"These bills represent a solid foundation for continued progress toward better health care for all Coloradans," Gov. Ritter said during a ceremony at The Children's Hospital. "They extend coverage to thousands of more children, improve mental health benefits, remove red tape, bring greater transparency to our health care system, enhance private insurance coverage, and strengthen our overall public health infrastructure. This was a great legislative session for health care in
"Investments made in health prevention and interventions produce long term savings, increase the quality of life and decrease the likelihood of physical, emotional, behavioral and mental health problems," Lt. Gov. Barbara O'Brien said. "These bills make sense socially and financially and they increase the capacity for children's health and well-being."
Three of the bills are part of Gov. Ritter's Building Blocks to Health Care Reform package and are based on recommendations from the Colorado Blue Ribbon Commission for Health Care Reform (Senate Bills 135 and 160 and House Bill 1385).
SB 135 (Mitchell/Gagliardi) will streamline health care and make it easier for doctors, nurses and patients to get information from insurance companies. It creates a standardized health plan ID card for patients, using 21st century technology for the electronic exchange of information.
"As a nurse, I know first hand the crazy amount of red tape and paperwork that providers and patients deal with," Rep. Sara Gagliardi said. "We don't need to shuffle paperwork the way we did in 1908. It is 2008 and we can and should get more bang for our health care buck."
SB 160 (Hagedorn/McGihon) will help more uninsured children get the care they need by expanding eligibility for Colorado's Child Health Plan Plus (CHP+), to 225 percent of the Federal Poverty Level. It will also improve mental health benefits for kids in CHP+.
HB 1385 (Primavera/Schwartz) will create an apples-to-apples consumer shopping guide for health insurance on the Colorado Division of Insurance website. It also will bring greater transparency to the commission fees that insurance brokers earn when selling insurance policies.
"Too often, Coloradans are forced to compare apples to oranges to bananas when they are looking at health insurance policies," Rep. Dianne Primavera said. "We are creating transparency in the health care system by requiring insurance brokers to tell customers how much commission they make on each policy they sell."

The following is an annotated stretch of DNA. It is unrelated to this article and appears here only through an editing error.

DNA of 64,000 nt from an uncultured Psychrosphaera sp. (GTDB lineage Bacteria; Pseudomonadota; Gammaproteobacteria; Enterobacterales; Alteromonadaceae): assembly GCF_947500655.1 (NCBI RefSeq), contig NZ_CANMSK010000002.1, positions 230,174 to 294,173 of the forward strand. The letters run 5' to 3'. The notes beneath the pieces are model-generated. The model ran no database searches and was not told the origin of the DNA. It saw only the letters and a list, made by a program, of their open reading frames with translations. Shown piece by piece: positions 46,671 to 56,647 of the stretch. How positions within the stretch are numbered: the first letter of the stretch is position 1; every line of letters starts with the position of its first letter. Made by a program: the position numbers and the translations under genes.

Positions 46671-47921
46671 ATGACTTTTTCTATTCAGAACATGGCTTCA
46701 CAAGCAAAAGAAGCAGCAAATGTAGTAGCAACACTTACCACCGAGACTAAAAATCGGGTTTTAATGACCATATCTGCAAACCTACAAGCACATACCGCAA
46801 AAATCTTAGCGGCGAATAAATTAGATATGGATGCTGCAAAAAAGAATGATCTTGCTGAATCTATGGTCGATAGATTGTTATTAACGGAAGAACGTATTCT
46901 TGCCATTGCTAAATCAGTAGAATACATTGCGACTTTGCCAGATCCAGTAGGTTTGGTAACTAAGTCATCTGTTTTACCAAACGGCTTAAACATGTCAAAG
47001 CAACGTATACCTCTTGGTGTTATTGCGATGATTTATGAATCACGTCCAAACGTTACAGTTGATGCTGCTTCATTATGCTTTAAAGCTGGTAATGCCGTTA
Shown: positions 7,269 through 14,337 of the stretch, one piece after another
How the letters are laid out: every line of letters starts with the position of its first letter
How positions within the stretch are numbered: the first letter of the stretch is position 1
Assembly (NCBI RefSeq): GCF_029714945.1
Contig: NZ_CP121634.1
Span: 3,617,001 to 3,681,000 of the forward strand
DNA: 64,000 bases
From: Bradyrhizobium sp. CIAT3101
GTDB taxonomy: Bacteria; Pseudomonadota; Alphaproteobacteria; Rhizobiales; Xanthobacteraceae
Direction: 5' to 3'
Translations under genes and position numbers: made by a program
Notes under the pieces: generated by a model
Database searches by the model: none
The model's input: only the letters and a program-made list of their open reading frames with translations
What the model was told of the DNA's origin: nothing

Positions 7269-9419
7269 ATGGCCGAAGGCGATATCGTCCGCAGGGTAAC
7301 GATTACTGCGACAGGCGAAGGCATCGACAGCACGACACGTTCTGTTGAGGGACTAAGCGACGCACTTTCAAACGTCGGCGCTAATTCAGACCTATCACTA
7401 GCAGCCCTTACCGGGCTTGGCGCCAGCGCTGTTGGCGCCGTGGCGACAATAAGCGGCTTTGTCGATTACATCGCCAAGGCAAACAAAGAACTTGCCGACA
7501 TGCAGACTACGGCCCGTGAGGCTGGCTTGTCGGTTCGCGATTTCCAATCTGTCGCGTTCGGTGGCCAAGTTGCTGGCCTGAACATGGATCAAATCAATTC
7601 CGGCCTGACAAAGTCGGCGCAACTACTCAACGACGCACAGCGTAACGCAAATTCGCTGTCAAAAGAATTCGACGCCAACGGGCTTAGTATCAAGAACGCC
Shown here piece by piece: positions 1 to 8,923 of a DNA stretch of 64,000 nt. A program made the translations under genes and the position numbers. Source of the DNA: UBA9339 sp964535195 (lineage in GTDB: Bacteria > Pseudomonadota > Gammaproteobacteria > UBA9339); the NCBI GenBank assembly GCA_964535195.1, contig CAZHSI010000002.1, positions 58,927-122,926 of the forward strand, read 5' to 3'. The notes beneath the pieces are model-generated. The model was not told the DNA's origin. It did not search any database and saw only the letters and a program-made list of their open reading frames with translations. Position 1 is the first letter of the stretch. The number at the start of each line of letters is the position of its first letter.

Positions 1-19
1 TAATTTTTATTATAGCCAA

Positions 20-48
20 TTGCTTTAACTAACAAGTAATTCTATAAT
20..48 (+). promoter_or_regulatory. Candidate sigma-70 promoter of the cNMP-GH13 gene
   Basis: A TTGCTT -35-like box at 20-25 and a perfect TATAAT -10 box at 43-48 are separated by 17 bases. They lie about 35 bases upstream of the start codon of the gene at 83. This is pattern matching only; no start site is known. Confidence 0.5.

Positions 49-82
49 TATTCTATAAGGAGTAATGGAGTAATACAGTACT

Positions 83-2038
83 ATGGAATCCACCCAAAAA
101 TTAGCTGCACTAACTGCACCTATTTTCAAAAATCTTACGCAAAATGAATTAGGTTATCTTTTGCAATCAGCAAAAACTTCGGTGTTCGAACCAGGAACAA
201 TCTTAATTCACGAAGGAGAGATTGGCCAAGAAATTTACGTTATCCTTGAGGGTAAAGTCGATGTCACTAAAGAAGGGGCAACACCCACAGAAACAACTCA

Gov. Ritter also signed the following health care bills into law:
SB 57 (Kester/Marshall), which requires insurance coverage for hearing aids for children.
SB 138 (Johnson/McGihon), which establishes minimum requirements to be used by a health care/insurance entity when developing a designation (or rating) for a physician.
SB 161 (Boyd/Merrifield), a companion to SB 160, removes administrative barriers to applying for Medicaid and the CHP+.
SB 194 (Hagedorn/McGihon), directs the Colorado Department of Public Health and Environment to develop a comprehensive, statewide public health improvement plan.
SB 217 (Hagedorn/McGihon) directs the state Department of Health Care Policy and Financing and the Division of Insurance to work with stakeholders to develop a new "Centennial Care Choices" plan," which would be an insurance product known as a value benefit plan that could provide basic coverage for many citizens.
HB 1100 (Gagliardi/Keller) restores funds to the Colorado Responds to Children with Special Needs Program. This public health plan monitors and prevents birth defects and developmental disabilities.
HB 1372 (Primavera/Hagedorn), creates the Adult Stem Cell Cure Fund consisting of gifts, grants and donations and revenue from a voluntary income tax check-off to support umbilical cord blood collection for public blood banks, public awareness campaigns and administration. "This legislation, to make adult stem cell donations and treatments available, is among the first of its kind in the nation," Rep. Primavera said. "What used to be medical waste is now a medical miracle."
HB 1410 (A. Kerr/Tochtrop) requires most health insurance plans to cover screening tests for colorectal cancer. "This was the most important prevention bill of the year," Rep. Andy Kerr said. "